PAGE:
The Stone Gods has ratings and reviews. Ian said: When I bought my copy of The Stone Gods, the bookseller told me two things: it had received s. “The Stone Gods,” Jeanette Winterson’s new novel, makes an excellent choice for desert-planet reading — scary, beautiful, witty and wistful by. The Stone Gods is one of Jeanette Winterson’s most imaginative novels — an interplanetary love story; a traveller’s tale; a hymn to the beauty of the world. On the.

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A dystopia with a happy ending? Robots are available to perform every menial task. Stellenweise zieht es sich, aber alles in allem doch ein gutes Buch, das zum Nachdenken anregt.

Review: The Stone Gods by Jeanette Winterson | Books | The Guardian

And this hits on one of the themes running through: In the meantime, you can read the entire review at Smorgasbook Oct 18, Alice-Elizabeth marriedtobooks added it Shelves: Retrieved from ” https: This one is worth digging down into the fossil layers to find. This book seemed like a poem to me, and like a play, and like a novel, all at once. Certainly, the idea of socialized living can be scary, but Tech City seemed to be doing alright: Her novels include Boating for Beginnerspublished shortly after Oranges Are Not the Only Fruit and described by the author as ‘a comic book with pictures’; The Passiontwin narratives following the adventures of the web-footed daughter of a Venetian gondolier and Napoleon’s chicken chef; Sexing the Cherryan invented world set during the English Civil War featuring the fabulous ‘Dog Woman’ and the orphan she raises; and three books exploring triangular relationships, gender and formal experimentation: Losses, Journeys, and Ascensions: The King of Capri and Tanglewreck are children’s stories.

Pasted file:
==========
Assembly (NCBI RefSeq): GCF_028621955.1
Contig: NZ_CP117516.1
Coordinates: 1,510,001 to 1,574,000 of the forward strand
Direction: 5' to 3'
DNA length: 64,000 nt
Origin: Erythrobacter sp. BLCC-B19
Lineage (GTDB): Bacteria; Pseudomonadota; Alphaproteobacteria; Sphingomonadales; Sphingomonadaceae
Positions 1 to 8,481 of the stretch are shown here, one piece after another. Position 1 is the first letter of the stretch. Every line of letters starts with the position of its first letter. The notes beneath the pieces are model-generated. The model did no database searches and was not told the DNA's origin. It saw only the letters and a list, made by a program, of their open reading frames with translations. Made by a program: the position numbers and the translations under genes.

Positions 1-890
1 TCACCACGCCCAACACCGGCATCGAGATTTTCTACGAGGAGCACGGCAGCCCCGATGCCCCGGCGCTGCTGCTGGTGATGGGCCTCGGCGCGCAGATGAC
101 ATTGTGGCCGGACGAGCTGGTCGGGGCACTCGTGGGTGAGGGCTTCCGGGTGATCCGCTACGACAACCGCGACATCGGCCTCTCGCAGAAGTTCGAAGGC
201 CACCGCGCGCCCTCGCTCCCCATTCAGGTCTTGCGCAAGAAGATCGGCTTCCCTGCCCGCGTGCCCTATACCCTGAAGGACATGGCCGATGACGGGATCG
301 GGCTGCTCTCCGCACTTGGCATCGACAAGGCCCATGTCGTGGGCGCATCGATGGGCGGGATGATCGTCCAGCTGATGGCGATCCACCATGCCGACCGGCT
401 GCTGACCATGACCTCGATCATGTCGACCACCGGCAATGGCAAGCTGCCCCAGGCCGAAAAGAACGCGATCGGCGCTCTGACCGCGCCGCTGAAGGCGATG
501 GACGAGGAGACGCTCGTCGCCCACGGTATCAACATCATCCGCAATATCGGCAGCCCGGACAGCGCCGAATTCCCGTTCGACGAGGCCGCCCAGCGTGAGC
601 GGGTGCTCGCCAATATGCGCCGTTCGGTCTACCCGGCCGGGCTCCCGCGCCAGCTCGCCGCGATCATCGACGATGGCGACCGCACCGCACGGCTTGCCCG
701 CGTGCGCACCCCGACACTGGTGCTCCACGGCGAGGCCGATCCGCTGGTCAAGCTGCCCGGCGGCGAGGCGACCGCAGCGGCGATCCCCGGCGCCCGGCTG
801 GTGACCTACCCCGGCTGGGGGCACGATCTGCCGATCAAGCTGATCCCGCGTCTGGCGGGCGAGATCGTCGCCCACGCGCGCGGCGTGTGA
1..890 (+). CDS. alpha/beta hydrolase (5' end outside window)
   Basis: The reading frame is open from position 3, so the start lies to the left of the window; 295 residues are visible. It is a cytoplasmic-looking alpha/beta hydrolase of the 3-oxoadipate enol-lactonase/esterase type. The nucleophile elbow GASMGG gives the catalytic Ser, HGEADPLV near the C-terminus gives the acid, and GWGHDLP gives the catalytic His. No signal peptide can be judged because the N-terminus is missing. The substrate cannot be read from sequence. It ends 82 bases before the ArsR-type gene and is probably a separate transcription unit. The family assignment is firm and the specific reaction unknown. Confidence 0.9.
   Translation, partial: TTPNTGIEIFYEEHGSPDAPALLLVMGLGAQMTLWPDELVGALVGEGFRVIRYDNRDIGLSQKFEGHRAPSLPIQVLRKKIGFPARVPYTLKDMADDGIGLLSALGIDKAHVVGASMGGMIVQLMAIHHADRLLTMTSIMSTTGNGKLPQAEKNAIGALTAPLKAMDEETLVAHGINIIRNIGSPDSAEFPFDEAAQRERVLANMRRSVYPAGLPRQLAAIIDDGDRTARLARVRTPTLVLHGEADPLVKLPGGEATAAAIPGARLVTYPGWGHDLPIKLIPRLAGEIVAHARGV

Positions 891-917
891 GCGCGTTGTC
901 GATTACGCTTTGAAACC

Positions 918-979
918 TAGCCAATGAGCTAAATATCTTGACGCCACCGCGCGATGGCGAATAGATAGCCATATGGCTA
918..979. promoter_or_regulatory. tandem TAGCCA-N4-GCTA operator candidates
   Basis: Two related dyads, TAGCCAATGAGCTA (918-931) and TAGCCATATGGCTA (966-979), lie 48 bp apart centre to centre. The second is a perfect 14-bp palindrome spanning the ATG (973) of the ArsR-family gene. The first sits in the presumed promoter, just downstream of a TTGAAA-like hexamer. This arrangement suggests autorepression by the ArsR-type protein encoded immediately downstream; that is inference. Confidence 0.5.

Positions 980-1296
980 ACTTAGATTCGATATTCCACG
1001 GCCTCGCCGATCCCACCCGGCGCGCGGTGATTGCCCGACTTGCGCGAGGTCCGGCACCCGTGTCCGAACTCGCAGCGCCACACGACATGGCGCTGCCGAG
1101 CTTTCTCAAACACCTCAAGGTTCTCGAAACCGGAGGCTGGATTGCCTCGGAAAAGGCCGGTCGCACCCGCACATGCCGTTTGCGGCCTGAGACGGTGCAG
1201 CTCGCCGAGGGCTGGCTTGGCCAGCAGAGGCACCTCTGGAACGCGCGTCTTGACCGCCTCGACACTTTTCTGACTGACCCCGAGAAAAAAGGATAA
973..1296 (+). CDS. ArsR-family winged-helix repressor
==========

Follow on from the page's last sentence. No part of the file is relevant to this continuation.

Just a moment while we sign you in to your Goodreads account. Then there is Pink, a contest winner from our insidious planet who is brutally funny. She tossed in a few robots to raise questions about the nature of humanity. And The Passion was another knockout beautiful book.

The humor is wry, to be sure, but there are plenty of smirks and sniggers for those inclined to gallow’s humor. But I found that I loved this book, like I love so many of Jeanette Winterson’s books, for the beauty of her prose, and the surprise.

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The Stone Gods – Jeanette Winterson

View all 5 comments. This page was ainterson edited on 17 Octoberat Jun 27, Brian rated it it was amazing Shelves: Spike, though, decides that were life is and defects to the rebels, who, not surprisingly are overrun by the neighboring overlords who decide everyone should be cared for It was a rune.

The author gpds in a recent interview that, during the course of writing this novel, she discovered her adoption papers for the first time and the fact of them hit her with the force of revelation. Love is an intervention.

Spike and Billie, both wintrson in their own way, fall in love on the journey to Planet Blue. The book’s principal idea is that human society is pre-disposed to destroy itself and the resources at its disposal. The writing style was most definitely not for me!